Managing High-Exposure Crises
A Matter of Speed, Accuracy and Responsiveness
Diplomatic tensions, money laundering, corruption and scandal. Crises do not resolve themselves and how they are managed will directly affect the outcome.
Start from the proposition that a crisis is a sudden event or evolving situation exposing an individual, organization or sovereign to significant legal, commercial, political, geopolitical, diplomatic, reputational or other consequences.
Too often, conversations about crisis management are limited to a discussion about crisis communications. Crisis management, however, needs to be about more than communicating about a problem. Crisis management needs to be about solving the problem and that often requires a multidisciplinary approach characterized by speed, accuracy and responsiveness.
The sooner you can get the right professionals involved, and the faster they can move, the greater the likelihood of a positive outcome. Crisis management does not lend itself to a bidding process or to a request for, and review of, proposals. When it’s time to manage a crisis, you need the right people and you need them immediately.
For high-profile individuals, dignitaries, companies and organizations, and for entities that regularly deal with critical incidents, such as law firms, family offices, embassies and consulates, one of the best ways to accelerate response time is to have an existing relationship with crisis professionals. The reason is not so that you know who you will call in the event of a crisis. That part is easy. The reason is so that the crisis management firm or professional you call already knows and understands you, your organization and the issues with which you deal.
Existing relationship or not, speed is critical. Crisis management is not the same as litigation. Crisis management is not the same as public relations, or even crisis communications. Crisis management requires being able to rapidly respond, quickly assess a situation, put together a plan, put together a team and coordinate the overall management of the crisis. Depending on the situation, that might mean being able to engage and coordinate the right lawyers, investigators, experts, consultants, government relations professionals and, yes, crisis communications professionals, in an unfamiliar jurisdiction.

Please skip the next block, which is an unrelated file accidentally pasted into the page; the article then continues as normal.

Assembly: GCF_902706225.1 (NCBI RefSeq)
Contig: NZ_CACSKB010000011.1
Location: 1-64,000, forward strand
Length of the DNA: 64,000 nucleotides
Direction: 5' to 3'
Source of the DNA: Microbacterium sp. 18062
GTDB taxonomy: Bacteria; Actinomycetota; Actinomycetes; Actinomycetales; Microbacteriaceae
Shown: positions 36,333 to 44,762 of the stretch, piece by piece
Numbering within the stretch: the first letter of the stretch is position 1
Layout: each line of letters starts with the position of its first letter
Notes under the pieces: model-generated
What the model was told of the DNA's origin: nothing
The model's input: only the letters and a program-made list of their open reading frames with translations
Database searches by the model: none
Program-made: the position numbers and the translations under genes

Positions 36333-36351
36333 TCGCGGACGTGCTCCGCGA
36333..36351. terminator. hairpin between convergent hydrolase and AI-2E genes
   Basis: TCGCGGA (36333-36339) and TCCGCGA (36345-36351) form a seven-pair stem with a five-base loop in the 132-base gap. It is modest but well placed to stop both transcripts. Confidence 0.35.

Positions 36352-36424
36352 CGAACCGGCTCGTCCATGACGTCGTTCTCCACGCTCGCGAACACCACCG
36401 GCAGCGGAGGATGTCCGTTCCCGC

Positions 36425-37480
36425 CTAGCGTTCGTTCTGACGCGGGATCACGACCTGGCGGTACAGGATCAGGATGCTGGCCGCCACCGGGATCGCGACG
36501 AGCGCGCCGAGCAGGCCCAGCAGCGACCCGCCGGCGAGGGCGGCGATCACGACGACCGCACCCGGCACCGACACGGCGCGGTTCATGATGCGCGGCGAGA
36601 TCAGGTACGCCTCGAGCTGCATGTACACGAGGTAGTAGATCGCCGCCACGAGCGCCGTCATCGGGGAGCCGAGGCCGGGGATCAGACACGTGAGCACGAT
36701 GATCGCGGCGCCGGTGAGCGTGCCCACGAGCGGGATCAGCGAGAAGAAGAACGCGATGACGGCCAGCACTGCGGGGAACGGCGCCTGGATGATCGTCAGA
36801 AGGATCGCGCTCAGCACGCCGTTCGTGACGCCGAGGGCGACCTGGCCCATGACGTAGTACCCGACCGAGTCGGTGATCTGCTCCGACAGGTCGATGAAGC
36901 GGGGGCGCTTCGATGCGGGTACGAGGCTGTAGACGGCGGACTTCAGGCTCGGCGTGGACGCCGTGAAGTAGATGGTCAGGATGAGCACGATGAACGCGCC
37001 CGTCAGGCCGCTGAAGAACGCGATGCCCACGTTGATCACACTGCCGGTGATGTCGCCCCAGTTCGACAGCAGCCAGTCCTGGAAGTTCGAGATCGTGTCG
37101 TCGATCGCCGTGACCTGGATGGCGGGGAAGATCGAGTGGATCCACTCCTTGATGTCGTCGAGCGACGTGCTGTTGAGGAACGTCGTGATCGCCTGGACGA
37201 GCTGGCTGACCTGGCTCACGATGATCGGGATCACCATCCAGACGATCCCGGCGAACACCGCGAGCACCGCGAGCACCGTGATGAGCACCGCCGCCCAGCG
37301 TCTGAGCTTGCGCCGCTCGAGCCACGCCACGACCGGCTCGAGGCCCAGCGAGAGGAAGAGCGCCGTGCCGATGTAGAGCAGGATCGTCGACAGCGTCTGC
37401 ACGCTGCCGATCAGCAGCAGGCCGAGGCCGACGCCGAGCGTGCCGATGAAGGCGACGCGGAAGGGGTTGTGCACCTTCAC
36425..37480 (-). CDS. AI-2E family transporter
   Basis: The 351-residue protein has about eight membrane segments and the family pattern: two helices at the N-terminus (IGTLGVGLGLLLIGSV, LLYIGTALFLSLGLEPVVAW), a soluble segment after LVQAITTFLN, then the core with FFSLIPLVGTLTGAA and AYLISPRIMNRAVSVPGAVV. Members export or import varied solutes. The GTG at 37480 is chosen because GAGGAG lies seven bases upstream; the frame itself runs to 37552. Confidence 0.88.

Assume, for example, that a high profile individual has become the target of a foreign prosecutor’s investigation. The response will likely need to be immediate. Within hours, lines of communication might need to be opened. The individual will need to be met with and debriefed as soon as possible. If an independent investigation reveals the allegations are false, then evidence produced during that independent investigation might need to be provided to the prosecutor, affording him the benefit of that evidence when deciding whether and, if so, how, to proceed. With the benefit of that additional evidence, the prosecutor might reasonably conclude, on his own, that the allegations are false and, based on that conclusion, the case might be closed without the need for any additional action.
In the example described above, no statement would ever need to be made to the media. Conversely, when it is the media that first learns of and reports the existence of an investigation, a statement to the media might have to be made. That statement, however, will need to be inadmissible against the individual under investigation, inoffensive to the prosecutor, and 100% accurate.